Former England captain says former team played too timidly and praises Pakistan for making best of conditions
Nasser Hussain said it was “disrespectful” to Pakistan to blame England’s shock eight-wicket Champions Trophy semi-final defeat on a used Cardiff pitch.
England, previously the only unbeaten team left in the eight-strong one-day international tournament and huge favorites to defeat Pakistan, were bowled out for just 211 in Cardiff on Wednesday. Pakistan, who suffered a 124-run thrashing by rivals India in their opening group game then cruised to their meager victory target with a mammoth 77 balls to spare.
The pitch played more like a sub-continental surface than a British one and England captain Eoin Morgan said afterwards: “Coming from Edgbaston, it was obviously a big jump in pace and bounce and too much of an ask for us to adjust to really.” Morgan added Pakistan were more comfortable because “they played two days ago on it [when beating Sri Lanka in a virtual quarter-final].”
But legendary Pakistan fast bowler Waqar Younis said blaming the pitch was a “lame excuse” and former England captain Hussain agreed. “There will be a lot of talk about the Cardiff pitch after Pakistan dumped England out of the Champions Trophy. But that won’t wash with me,” Hussain wrote in his Daily Mail column. “It’s disrespectful to Pakistan, who played brilliantly and made the best of the conditions.”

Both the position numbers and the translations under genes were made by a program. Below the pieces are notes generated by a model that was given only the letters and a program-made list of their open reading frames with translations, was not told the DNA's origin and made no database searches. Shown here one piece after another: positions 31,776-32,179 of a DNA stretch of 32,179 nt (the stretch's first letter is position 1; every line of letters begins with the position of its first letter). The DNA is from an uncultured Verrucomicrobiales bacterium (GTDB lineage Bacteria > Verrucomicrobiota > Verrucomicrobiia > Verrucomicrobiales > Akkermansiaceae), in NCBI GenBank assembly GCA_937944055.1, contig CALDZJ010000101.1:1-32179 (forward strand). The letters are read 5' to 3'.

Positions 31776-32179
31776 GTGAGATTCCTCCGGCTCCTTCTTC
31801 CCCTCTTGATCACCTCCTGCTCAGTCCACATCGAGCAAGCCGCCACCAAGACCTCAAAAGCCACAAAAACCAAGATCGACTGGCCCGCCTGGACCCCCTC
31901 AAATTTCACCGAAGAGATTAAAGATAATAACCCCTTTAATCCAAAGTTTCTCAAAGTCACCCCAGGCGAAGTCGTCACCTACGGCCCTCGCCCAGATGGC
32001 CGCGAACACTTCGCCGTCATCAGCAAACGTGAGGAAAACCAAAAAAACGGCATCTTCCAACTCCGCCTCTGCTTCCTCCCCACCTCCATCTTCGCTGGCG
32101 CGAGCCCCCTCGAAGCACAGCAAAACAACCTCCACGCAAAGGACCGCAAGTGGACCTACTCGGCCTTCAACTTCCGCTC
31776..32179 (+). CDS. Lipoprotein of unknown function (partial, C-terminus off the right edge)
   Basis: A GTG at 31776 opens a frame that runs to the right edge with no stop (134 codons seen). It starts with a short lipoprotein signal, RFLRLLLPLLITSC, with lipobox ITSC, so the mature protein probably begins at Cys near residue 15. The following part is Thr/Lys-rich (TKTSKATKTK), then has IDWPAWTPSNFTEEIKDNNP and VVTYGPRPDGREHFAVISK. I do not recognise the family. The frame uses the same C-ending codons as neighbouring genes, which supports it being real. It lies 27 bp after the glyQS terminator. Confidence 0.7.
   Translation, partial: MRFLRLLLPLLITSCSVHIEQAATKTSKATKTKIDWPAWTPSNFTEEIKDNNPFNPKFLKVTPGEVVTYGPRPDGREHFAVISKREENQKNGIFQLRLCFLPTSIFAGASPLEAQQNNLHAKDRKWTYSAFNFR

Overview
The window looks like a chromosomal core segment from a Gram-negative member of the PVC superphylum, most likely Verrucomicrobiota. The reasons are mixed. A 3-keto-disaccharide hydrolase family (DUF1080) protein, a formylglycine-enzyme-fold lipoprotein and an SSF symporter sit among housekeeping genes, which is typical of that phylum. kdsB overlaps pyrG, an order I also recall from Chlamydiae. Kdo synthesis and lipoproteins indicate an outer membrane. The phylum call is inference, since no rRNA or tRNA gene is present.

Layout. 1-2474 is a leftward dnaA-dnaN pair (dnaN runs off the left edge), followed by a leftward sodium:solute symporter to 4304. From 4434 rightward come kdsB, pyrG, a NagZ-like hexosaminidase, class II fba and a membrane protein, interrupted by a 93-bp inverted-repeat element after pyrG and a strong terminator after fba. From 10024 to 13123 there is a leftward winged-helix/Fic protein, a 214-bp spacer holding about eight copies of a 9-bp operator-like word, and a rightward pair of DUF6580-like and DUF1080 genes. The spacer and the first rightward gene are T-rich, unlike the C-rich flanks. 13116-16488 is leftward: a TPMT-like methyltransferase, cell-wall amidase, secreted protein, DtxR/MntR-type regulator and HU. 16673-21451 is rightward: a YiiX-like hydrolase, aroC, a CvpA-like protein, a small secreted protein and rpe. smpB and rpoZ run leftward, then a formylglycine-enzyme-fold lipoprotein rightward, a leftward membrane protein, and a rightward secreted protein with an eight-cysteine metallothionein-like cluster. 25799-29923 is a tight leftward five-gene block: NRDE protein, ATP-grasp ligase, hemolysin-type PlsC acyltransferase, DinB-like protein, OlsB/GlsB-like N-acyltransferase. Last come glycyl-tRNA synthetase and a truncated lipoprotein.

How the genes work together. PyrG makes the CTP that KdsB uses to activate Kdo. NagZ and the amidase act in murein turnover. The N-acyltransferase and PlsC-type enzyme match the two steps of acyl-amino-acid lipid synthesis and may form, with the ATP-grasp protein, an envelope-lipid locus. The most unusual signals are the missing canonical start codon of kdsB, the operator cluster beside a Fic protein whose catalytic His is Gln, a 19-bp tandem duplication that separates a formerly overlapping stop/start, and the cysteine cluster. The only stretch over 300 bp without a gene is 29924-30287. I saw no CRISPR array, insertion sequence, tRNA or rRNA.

Meanwhile, Hussain lamented England’s “timid play,” which he said was in marked contrast to the way they had revived their ODI fortunes since a woeful first-round exit at the 2015 World Cup. “Their coach Trevor Bayliss has always asked for them to play smart cricket, not just gung-ho cricket. This was anything but smart. In fact, it was timid.”
Meanwhile Michael Vaughan, another ex-England captain, said in his Daily Telegraph column that he felt “flatter” than at the time of their World Cup exit two years ago. The Ashes-winning skipper added: “Here they had every facet covered with 10 of the 11 players in form and the side playing a style of cricket that makes them a match for any team in the world, so to play that badly in a semi-final, with everything riding on the game, was terribly disappointing.”
Meanwhile Michael Atherton, a fellow former England captain, said Morgan’s men had “fluffed their lines.”
England came into the Champions Trophy with high hopes and had won 11 of their previous 12 ODIs before Wednesday’s reverse. “There were huge expectations they’d go on to win the tournament, I think justifiably so on the back of what they’ve done over the last year-and-a-half,” said Atherton. “As a result, the bar was set very high for this tournament, and they’ve failed to deliver—that’s the brutal truth of sport.”
England have never won a major ODI trophy despite appearing in 19 global events at this level since the inaugural World Cup back in 1975. Now England’s wait will continue until at least 2019—when they stage the next World Cup.